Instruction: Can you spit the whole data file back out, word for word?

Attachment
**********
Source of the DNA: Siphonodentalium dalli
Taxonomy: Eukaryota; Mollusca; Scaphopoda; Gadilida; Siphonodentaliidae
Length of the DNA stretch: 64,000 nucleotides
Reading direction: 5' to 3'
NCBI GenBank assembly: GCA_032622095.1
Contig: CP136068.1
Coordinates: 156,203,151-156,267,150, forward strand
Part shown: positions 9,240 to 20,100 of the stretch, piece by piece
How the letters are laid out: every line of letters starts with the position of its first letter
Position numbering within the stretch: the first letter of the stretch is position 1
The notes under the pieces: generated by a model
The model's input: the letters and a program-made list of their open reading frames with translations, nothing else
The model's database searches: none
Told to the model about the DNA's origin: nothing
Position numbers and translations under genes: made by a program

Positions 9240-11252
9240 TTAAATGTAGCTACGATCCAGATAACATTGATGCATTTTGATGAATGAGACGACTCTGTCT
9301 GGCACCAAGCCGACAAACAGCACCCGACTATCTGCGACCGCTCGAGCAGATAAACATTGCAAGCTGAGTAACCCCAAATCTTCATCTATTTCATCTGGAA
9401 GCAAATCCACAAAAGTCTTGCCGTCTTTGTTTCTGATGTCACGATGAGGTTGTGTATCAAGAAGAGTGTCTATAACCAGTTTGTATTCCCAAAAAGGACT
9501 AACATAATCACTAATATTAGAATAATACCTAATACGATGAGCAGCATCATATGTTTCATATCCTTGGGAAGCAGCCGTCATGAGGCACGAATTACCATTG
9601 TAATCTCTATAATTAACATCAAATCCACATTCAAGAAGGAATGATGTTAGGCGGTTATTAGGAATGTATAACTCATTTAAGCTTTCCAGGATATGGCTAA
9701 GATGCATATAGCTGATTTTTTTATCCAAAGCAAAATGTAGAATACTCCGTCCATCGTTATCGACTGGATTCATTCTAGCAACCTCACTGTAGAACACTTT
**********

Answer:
Source of the DNA: Siphonodentalium dalli
Taxonomy: Eukaryota; Mollusca; Scaphopoda; Gadilida; Siphonodentaliidae
Length of the DNA stretch: 64,000 nucleotides
Reading direction: 5' to 3'
NCBI GenBank assembly: GCA_032622095.1
Contig: CP136068.1
Coordinates: 156,203,151-156,267,150, forward strand
Part shown: positions 9,240 to 20,100 of the stretch, piece by piece
How the letters are laid out: every line of letters starts with the position of its first letter
Position numbering within the stretch: the first letter of the stretch is position 1
The notes under the pieces: generated by a model
The model's input: the letters and a program-made list of their open reading frames with translations, nothing else
The model's database searches: none
Told to the model about the DNA's origin: nothing
Position numbers and translations under genes: made by a program

Positions 9240-11252
9240 TTAAATGTAGCTACGATCCAGATAACATTGATGCATTTTGATGAATGAGACGACTCTGTCT
9301 GGCACCAAGCCGACAAACAGCACCCGACTATCTGCGACCGCTCGAGCAGATAAACATTGCAAGCTGAGTAACCCCAAATCTTCATCTATTTCATCTGGAA
9401 GCAAATCCACAAAAGTCTTGCCGTCTTTGTTTCTGATGTCACGATGAGGTTGTGTATCAAGAAGAGTGTCTATAACCAGTTTGTATTCCCAAAAAGGACT
9501 AACATAATCACTAATATTAGAATAATACCTAATACGATGAGCAGCATCATATGTTTCATATCCTTGGGAAGCAGCCGTCATGAGGCACGAATTACCATTG
9601 TAATCTCTATAATTAACATCAAATCCACATTCAAGAAGGAATGATGTTAGGCGGTTATTAGGAATGTATAACTCATTTAAGCTTTCCAGGATATGGCTAA
9701 GATGCATATAGCTGATTTTTTTATCCAAAGCAAAATGTAGAATACTCCGTCCATCGTTATCGACTGGATTCATTCTAGCAACCTCACTGTAGAACACTTT